Only be careful, and watch yourselves closely so that you do not forget the things your eyes have seen or let them fade from your heart as long as you live. Teach them to your children and to their children after them. Deuteronomy 4:9
History Fair is almost over. We still have the awards ceremony to go this afternoon, but since the winners list was posted Thursday, everyone knows if they won an award. Which means the angry mommies and daddies are about settled down by now and blessedly will not show up for the awards ceremony, with a child in tow who could care less and only wants mom or dad to shut up about how little darling deserved a prize. I had this clever, funny post all worked out in my head one night this week when I couldn’t sleep after eating half a bag (a large bag) of pretzel M&Ms. But, now, I can’t remember what I was going to say. It’s been that kind of week. When I turned in my time card yesterday, it had 75 and a half hours of time on it. Accrued in one week. Like I said it was a long one. So rather than write a nicely organized narrative, here are some of the highlights:
1. During documentary and performance judging, an older man in a prominent position in our community, got upset that his papers were not handed to him in a “proper” order, stood up, crossed his arms and faced the corner of the room until we fixed the situation. No wonder our children have so many problems.
2. A woman who arrived to serve as a judge without telling us she was coming was not assigned to a room, cheerily announced, “That’s okay. Just use me where you need me. Would you like me to be a room monitor?” To which we thankfully replied, “YES!”
3. With a record number of entries (over 1800 students) and 1,000 exhibit boards, we panicked over not having enough judges for the exhibit board category. A local newspaper columnist ran an article for us the day before judging was to take place. We were skeptical about how much impact the request would have. We needed 100 judges, we got 114. I called the reporter and told him that he needs to run for political office.
4. We had an exhibit board entered on the Atomic Bob.
5. One student entered and only used half a cardboard display board for his entry. We were going to mark him down for it being too small until his teacher told us that he could not afford to buy two boards, one for history fair and one for science fair so he split them in half. We made sure he got a prize and next year, will start a scholarship program to give away boards for students who cannot afford them.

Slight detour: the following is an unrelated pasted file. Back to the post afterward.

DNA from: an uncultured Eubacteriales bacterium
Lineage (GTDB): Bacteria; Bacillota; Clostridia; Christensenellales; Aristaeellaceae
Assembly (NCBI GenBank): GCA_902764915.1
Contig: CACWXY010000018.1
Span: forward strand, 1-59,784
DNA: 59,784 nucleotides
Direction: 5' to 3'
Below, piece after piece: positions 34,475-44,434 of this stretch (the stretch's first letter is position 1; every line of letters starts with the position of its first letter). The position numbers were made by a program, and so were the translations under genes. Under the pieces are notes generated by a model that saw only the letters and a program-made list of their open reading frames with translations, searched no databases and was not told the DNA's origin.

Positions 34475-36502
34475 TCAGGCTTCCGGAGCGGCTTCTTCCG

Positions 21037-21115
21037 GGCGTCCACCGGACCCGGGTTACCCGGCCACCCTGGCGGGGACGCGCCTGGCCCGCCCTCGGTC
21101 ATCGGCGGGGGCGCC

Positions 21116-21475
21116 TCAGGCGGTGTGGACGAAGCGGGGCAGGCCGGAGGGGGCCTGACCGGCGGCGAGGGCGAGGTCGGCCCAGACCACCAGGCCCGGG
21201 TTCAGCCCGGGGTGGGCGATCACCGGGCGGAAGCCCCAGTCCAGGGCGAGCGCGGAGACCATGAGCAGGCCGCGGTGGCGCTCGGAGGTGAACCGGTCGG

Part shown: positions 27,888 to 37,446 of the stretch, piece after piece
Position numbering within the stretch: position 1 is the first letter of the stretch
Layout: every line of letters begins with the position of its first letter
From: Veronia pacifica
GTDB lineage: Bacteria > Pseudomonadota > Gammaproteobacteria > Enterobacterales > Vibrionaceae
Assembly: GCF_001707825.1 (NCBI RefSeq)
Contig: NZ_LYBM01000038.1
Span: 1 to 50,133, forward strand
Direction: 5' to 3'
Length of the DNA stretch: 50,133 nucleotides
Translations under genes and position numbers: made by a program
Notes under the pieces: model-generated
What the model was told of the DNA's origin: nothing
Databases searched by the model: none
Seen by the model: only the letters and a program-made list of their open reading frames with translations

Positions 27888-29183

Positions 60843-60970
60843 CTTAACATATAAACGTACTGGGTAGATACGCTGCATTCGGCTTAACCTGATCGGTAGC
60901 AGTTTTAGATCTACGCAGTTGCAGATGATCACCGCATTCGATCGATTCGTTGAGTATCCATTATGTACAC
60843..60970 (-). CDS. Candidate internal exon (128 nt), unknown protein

6. During a performance by a middle school girl, she forgot her lines. From the back of the room, her mom recited them for her. The judges wrote on the girl’s judge sheet, “Mom needs to give her daughter time to remember her lines. (Student’s name) is bright, talented and perfectly capable of doing this on her own.” Go judges!
7. One mom arrived to pick her child’s exhibit board up fifteen minutes after the deadline. It was already in a pile to be sent to the dumpster. We helped her retrieve it. All the time she was saying, “I have to find my board.” When we did locate it, she proudly held it up and said, “See how nice my board is.” Yeah, we see your board all right.
If we could just do this without any parents, I think it would be a great event. Overall, I am very pleased with the work that my staff did and the success of the event. For me, the highlight was having one former history fair student who is now a teacher, bring in entries from his own classroom and three former history fair students served as judges. And none of them pitched a fit. What goes around comes around. Maybe, the future isn’t so bleak after all.